Plate with Abstract Decoration

Object Name: 
Plate with Abstract Decoration

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Object Name: 
Plate with Abstract Decoration
Accession Number: 
83.3.232
Dimensions: 
Overall H: 3.8 cm, Diam: 31.5 cm
Location: 
Not on Display
Date: 
1957
Web Description: 
This plate is an example of the transference of abstract painting onto glass. The glassworks at Skrdlovice, east of Prague, was known for its innovative methods of glassblowing. A production designer as well as a freelance artist, Vladimír Jelínek attended the Specialized School of Glassmaking in Kamenický Šenov from 1949 until 1952. He then trained under Josef Kaplický at the Academy of Applied Arts, graduating in 1958. Many glass factories, such as those at Škrdlovice, Nový Bor, Karolinka, and Karlovy Vary, employed his design capabilities. Noted for his willingness to experiment, Jelínek won many state awards and exhibited at major international glass shows. His work was on display at Expo ’58 in Brussels and at the XIIth Triennale in 1960 in Milan. At Expo ’67, in Montreal, he exhibited a large sculpture that was inspired by machines and modern technology.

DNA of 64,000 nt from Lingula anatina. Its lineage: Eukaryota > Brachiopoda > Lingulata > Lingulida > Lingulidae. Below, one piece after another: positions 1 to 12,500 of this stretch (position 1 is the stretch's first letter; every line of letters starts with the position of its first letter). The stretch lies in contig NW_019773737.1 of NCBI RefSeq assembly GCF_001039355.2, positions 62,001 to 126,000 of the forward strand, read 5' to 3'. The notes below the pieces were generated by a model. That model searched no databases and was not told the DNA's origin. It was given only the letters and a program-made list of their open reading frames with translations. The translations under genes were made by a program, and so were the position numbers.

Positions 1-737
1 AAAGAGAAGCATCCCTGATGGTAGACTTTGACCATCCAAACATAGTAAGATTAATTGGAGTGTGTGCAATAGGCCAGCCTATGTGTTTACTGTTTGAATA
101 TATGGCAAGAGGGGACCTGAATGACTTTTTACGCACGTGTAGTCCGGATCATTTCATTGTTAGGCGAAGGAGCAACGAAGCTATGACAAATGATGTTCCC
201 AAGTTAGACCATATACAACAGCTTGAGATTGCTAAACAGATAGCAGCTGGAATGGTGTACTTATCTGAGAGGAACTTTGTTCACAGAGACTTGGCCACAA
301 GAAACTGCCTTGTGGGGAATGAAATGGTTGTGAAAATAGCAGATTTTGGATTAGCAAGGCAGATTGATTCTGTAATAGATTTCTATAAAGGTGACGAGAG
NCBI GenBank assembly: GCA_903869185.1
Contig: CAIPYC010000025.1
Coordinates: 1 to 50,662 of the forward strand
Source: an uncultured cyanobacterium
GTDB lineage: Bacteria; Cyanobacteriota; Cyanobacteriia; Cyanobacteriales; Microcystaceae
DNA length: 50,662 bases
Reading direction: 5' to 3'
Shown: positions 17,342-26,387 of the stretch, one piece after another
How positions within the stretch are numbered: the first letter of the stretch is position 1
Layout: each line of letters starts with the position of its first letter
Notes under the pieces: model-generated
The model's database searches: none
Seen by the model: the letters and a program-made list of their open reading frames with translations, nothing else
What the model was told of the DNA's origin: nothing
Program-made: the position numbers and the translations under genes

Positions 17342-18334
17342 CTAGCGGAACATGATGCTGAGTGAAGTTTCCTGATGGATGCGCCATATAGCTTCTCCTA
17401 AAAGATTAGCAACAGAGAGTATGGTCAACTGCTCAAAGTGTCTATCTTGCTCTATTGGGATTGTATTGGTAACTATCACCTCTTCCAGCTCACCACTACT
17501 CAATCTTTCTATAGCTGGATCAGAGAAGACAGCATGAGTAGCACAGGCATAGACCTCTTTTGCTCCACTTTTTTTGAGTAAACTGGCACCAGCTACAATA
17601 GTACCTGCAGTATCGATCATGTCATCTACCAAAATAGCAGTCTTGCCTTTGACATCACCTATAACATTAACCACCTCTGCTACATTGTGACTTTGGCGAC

Department: 
Provenance: 
Dan Klein Ltd, Former Collection
1983
Material: 
Inscription: 
V. Jelinek
Signature
on base
Primary Description: 
Plate with Abstract Decoration. Deep red glass; blown, hot-worked, applied color. Circular rounded rim; abstract yellow decoration beneath colorless glass surface of top side resembles calligraphy; several large bubbles beneath glass surface; concave polished pontil area on base; signed on base: "V. Jelinek".
Venue(s)
Corning Museum of Glass 2003-09-22 through 2004-03-01
Corning Incorporated Gallery 2004-06-17 through 2004-10-03
Masters of Czech Glass 1945-1965
Venue(s)
Dan Klein Ltd
 
Mid 20th Century Glass in Czechoslovakia: Design in an Age of Adversity (2005) illustrated, p. 73;
Corning glass museum goes back to the '50s (2003-09-08) illustrated, p. 1A;
The Gather (2003) illustrated, p. 3;
Masters of Czech Glass 1945-1965 (1983) #99;
Modern Bohemian Glass (1963) #81; BIB# 19108